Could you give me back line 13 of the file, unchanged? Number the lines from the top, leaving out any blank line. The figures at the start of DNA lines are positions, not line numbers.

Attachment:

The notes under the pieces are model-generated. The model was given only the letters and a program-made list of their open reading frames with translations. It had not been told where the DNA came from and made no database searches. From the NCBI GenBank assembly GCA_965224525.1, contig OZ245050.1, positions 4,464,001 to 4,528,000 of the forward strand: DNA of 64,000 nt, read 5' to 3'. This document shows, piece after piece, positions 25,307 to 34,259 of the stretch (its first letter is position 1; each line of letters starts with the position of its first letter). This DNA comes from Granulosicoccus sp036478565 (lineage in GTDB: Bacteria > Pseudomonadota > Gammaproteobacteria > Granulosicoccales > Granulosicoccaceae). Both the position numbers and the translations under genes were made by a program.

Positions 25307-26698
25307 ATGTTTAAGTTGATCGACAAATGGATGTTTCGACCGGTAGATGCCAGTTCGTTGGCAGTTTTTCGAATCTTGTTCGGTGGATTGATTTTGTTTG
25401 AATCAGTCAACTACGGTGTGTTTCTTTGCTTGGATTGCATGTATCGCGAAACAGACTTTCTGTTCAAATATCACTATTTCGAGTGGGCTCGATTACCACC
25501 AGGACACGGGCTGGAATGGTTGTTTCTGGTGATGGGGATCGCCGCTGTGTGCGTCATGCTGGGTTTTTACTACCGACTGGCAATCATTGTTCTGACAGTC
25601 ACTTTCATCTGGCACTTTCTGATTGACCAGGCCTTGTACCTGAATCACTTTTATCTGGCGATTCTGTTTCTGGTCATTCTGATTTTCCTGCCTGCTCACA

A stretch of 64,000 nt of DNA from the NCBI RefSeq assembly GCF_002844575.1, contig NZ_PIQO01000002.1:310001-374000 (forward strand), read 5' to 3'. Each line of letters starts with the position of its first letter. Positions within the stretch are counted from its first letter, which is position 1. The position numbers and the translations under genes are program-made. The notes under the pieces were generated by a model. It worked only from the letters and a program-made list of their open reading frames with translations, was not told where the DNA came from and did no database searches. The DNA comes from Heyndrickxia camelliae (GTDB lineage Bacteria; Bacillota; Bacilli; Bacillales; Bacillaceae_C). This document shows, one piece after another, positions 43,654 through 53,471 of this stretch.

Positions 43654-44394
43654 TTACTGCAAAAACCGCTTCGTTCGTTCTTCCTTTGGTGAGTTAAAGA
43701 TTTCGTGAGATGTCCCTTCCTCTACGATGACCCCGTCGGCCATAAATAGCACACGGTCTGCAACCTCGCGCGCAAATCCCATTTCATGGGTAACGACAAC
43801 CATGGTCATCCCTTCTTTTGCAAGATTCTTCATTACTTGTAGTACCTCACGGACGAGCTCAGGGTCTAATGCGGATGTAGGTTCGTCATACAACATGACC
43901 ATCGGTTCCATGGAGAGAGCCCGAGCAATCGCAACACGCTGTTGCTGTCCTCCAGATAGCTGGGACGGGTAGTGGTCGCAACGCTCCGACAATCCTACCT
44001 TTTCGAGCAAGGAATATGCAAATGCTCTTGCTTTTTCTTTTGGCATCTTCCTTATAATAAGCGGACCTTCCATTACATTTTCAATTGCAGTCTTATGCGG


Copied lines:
44001 TTTCGAGCAAGGAATATGCAAATGCTCTTGCTTTTTCTTTTGGCATCTTCCTTATAATAAGCGGACCTTCCATTACATTTTCAATTGCAGTCTTATGCGG